Snot and Mucus Decoded: The Meaning of Snot Colors
Booger, mucus, runny nose—whatever you call it, it is still gross. But did you know the color of your snot can tell you a lot about what is going on inside your body?
Excess mucus can be caused by allergies, viral infections, and bacterial infections, and the colors can vary wildly with all of these conditions as well.
What does your snot say about you?
Do you know what boogers are?
Boogers are made of dirt and dust that has gotten stuck inside your nose. The mucus covers it, and it eventually dries up.
This article will go into more detail about the different colors of snot and what they can mean; but first, a few commonly asked questions:
What Does Bright Yellow Snot Mean?
Though the color of your snot is by no means a definitive way to diagnose an illness, bright yellow snot generally indicates that your body is fighting off an infection of some kind. At the beginning of a cold (which usually lasts 10 - 14 days), the snot may be the brightest, possibly turning green or darker yellow after that.
Green vs. Yellow Snot
You can have an infection and not have green snot, or you could not have an infection and have green snot. There is no direct correlation between the type of infection and the color of snot, though the color of your snot may give some indication as to the length of your infection.1
What About Orange Snot?
Very yellow or golden snot can sometimes look orange, and sometimes a little blood mixed in with the yellow snot can also cause it to have an orange-y appearance.
Snot Color Meaning Chart
This is normal, though excess clear mucus could indicate allergies
If caused by allergies, take antihistamines.
Dairy consumption or congestion
Usually resolves itself
Your body fighting off a virus or cold
See your doctor if it lasts more than a week or you develop a fever.
Viral, bacterial, or fungal infection
See your doctor if it lasts more than a week or you develop a fever.
The bacteria Pseudomonas pyocyanea
See your doctor if it lasts several days.
Orange, red, or reddish-brown
See your doctor if it lasts several days or if there is a lot of blood
Black or gray
Dirt, dust, or pollution
Stay indoors when pollution is bad.
What Is Mucus, Anyway?
It lines the nose as well as other organs,2 acting as a guard against bad stuff that might enter the body, such as dirt and germs. It is made of water, cells, salts, and mucin, which is a glycoprotein.
It goes by different names depending on its location in the body. Here are some terms you may hear, all referring to mucus found in the upper respiratory system:
- Snot—the stuff coming from the nose.
- Phlegm—the stuff in your throat and anything that you might cough up.
- Sputum—a coughed-up mixture of mucus and saliva.
- Postnasal drip—the stuff that flows from the nasal cavity down the throat.
Mucus Decoded: In Depth
Its color and texture can indicate what is going on in the body and can be signs of a virus, infection, or other problem. Read below to find out what the color of your mucus may mean.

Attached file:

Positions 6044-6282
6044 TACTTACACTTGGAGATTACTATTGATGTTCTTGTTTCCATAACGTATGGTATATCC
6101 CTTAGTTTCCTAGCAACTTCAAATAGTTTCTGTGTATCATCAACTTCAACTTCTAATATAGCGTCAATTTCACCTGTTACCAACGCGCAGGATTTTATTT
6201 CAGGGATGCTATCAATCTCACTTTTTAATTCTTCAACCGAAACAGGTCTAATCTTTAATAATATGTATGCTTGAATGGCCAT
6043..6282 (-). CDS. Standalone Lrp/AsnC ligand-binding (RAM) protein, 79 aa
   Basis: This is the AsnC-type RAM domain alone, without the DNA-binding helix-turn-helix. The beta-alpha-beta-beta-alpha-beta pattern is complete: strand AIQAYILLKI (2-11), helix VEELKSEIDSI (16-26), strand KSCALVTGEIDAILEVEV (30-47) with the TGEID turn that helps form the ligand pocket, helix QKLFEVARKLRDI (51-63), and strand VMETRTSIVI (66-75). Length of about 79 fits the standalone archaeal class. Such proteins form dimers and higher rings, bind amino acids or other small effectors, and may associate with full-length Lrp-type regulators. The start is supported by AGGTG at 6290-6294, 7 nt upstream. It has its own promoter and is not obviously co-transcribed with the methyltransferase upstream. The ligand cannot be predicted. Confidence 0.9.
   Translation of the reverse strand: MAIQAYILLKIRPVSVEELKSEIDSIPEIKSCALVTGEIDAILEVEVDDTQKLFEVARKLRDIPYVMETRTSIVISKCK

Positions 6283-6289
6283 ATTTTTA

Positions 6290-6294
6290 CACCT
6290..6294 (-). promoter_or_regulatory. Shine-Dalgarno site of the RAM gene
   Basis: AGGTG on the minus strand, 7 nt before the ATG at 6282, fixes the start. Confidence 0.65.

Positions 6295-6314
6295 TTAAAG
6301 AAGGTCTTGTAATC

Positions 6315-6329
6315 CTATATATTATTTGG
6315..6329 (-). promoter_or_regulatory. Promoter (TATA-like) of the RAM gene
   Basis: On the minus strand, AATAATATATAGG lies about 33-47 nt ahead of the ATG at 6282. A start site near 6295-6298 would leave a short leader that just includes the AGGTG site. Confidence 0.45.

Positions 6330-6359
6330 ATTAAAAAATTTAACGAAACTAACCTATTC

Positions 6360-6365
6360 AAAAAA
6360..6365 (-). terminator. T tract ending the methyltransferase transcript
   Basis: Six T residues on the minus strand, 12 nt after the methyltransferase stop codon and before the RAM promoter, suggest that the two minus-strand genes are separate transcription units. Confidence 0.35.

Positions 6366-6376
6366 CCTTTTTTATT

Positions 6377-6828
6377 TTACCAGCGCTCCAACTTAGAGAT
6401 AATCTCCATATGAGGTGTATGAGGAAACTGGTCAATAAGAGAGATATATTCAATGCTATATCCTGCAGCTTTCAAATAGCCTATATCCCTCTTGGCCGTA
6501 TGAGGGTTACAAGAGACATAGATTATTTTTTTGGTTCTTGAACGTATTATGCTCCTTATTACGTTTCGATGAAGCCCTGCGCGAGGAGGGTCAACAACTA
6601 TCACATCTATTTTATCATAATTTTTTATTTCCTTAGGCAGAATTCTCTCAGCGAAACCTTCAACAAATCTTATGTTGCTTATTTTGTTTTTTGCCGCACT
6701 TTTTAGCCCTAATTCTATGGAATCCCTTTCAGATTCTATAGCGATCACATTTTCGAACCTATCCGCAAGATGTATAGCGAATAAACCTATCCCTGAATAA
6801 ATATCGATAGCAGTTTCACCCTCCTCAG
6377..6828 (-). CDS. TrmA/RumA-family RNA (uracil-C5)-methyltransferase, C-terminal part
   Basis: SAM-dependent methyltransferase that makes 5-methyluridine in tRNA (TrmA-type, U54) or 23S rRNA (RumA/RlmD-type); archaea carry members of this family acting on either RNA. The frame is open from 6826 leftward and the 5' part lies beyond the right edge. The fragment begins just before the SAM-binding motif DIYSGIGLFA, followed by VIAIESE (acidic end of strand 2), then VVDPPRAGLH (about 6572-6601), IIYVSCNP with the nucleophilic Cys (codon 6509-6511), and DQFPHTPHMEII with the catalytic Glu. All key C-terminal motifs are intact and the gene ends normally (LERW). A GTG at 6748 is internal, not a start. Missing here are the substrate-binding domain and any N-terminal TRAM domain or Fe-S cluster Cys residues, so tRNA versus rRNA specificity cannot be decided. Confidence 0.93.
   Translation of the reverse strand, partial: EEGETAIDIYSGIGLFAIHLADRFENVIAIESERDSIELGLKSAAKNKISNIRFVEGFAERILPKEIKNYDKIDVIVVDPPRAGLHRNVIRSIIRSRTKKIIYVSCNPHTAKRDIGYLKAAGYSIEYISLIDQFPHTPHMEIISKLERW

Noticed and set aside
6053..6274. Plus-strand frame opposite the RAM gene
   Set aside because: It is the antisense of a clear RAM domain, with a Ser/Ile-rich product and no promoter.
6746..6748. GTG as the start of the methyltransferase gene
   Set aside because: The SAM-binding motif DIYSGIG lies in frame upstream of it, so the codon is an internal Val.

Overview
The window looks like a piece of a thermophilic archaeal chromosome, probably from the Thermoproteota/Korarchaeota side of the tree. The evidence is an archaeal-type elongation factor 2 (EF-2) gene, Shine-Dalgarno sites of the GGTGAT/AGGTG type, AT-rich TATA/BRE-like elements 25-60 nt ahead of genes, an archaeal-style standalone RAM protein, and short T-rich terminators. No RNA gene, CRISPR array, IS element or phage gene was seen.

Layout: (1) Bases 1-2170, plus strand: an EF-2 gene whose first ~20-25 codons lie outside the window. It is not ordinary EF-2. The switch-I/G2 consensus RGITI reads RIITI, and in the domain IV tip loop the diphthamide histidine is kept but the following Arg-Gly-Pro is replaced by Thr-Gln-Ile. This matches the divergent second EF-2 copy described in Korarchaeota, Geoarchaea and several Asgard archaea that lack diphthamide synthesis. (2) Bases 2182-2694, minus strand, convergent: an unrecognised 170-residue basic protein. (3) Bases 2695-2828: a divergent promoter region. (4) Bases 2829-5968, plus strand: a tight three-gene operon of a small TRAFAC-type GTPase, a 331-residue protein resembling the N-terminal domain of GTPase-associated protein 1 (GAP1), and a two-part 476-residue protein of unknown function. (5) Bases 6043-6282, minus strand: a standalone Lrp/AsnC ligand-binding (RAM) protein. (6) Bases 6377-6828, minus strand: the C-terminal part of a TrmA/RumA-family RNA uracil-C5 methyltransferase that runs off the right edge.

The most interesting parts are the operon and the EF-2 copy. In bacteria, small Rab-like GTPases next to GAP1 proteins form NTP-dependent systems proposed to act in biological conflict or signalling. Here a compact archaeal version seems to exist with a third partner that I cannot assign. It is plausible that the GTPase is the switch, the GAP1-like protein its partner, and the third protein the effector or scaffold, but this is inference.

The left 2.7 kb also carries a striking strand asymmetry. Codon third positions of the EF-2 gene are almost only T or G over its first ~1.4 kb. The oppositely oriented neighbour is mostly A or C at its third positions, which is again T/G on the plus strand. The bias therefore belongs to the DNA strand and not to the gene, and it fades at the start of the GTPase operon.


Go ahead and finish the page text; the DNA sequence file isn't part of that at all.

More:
Normal mucus is a clear color and is thick and viscous, similar to the texture of glue. You probably don’t have any infection or virus if your snot is clear.2 As long as your body isn’t producing too much or too little of it, and as long it is the right texture, you should be in good health.
If your body is producing an excess amount, the likely cause is allergies. Talk to your doctor about appropriate treatment.
If your snot is white, it usually means that you're congested.3 According to Cleveland Clinic, this can happen when your mucus loses moisture and is flowing more slowly due to the inflammation in your nostrils. The presence of white mucus alone is no cause for alarm and is considered normal. You could be congested for a number of reasons. Drinking milk can also cause your phlegm to thicken, thus turning it white.4
Though it might thicken your phlegm, dairy will not increase your phlegm production. Though many people think otherwise, a study published in the American Review of Respiratory Disease found that drinking milk does not increase mucus production.5
The Phlegm-Dairy Connection
Did you know that the body produces about a liter of mucus a day?
Talk about being snotty.
If you have yellow snot, it can mean that you have a virus or a sinus infection and that your body is fighting something off. The color is produced by a type of white blood cell that responds to infections and inflammations.1 When the white blood cells die, they burst, releasing a green pigment. The green pigment mixes with the mucus, giving it the yellow color. The color is usually brighter at first, possibly even appearing neon yellow. It typically darkens over a few days.
Staphylococcus aureus bacteria typically produce a golden-yellow mucus. Dark yellow phlegm could mean bronchitis or another type of infection in the chest.
If it's yellow, that does not necessarily mean that you need to go to the doctor. It just means your body is fighting against something. Remember, as of yet, there is no cure for the common cold, and antibiotics will only clear up bacterial infections. Viral infections just have to run their course. The best cure is your body’s own defenses.
See a doctor if the symptoms worsen or last longer than a week. You should also see a doctor you have a fever, headache, or a phlegmy cough for more than a few days.
Green snot is actually just caused by a thicker concentration of the white blood cells that cause yellow snot. The color is usually brighter at first and darkens over a few days. Though conventional wisdom holds that yellow snot means virus and green snot means a bacterial infection, there is actually no scientific evidence to prove this.
Most doctors, in fact, don't even use mucus color as a reliable tool of diagnosis. Both green and yellow snot can result from viral infections. According to Dr. Matthew Rank, the color of snot is actually more of an indication of the length of symptoms if anything.5